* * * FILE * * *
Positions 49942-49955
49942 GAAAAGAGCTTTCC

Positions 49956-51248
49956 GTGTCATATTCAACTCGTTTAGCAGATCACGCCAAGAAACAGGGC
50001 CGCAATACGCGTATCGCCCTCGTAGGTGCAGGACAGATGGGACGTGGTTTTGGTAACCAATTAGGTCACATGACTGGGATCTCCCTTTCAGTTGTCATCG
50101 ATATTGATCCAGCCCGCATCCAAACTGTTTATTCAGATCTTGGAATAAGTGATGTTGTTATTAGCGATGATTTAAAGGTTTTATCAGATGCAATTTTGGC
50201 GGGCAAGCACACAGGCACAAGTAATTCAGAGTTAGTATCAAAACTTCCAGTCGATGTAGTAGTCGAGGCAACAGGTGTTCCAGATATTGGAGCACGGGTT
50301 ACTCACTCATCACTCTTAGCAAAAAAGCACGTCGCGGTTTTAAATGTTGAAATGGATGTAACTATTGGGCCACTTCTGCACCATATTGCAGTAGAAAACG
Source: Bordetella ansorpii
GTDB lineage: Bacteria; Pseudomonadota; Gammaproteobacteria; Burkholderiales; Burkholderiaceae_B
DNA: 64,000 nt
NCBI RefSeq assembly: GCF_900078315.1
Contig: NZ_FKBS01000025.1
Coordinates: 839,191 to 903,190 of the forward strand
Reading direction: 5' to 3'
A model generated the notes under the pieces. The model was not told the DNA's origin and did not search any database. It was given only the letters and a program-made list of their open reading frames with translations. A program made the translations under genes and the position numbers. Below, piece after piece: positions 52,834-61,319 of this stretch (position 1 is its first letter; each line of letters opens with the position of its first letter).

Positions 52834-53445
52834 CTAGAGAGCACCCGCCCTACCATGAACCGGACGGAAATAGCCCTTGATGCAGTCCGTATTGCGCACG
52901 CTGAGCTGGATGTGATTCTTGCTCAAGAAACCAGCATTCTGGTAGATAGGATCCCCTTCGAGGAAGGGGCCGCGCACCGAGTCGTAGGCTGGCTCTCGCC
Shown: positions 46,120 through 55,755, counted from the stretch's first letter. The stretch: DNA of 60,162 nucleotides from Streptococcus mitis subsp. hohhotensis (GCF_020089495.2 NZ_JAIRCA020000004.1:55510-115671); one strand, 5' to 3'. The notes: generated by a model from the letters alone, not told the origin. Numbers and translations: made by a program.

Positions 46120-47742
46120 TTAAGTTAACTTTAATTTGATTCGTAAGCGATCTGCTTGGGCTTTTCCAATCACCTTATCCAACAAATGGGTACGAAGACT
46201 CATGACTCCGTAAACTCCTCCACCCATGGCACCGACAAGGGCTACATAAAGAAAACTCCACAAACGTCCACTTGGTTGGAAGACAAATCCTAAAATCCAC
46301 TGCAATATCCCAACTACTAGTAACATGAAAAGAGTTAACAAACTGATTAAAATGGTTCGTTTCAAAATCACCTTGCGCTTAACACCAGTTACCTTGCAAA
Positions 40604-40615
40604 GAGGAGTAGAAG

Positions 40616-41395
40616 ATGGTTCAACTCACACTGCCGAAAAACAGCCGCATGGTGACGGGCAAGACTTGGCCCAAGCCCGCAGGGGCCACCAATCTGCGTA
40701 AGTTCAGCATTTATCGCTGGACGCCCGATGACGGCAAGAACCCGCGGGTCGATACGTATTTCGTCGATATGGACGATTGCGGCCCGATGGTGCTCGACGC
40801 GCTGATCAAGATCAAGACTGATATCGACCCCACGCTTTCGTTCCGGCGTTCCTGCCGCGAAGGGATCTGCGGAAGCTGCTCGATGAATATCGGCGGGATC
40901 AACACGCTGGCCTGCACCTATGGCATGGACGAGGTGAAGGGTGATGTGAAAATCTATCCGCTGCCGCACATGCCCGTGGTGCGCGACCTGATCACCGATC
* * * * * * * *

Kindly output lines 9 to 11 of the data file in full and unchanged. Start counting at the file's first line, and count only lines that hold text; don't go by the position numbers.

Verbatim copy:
Source: Bordetella ansorpii
GTDB lineage: Bacteria; Pseudomonadota; Gammaproteobacteria; Burkholderiales; Burkholderiaceae_B
DNA: 64,000 nt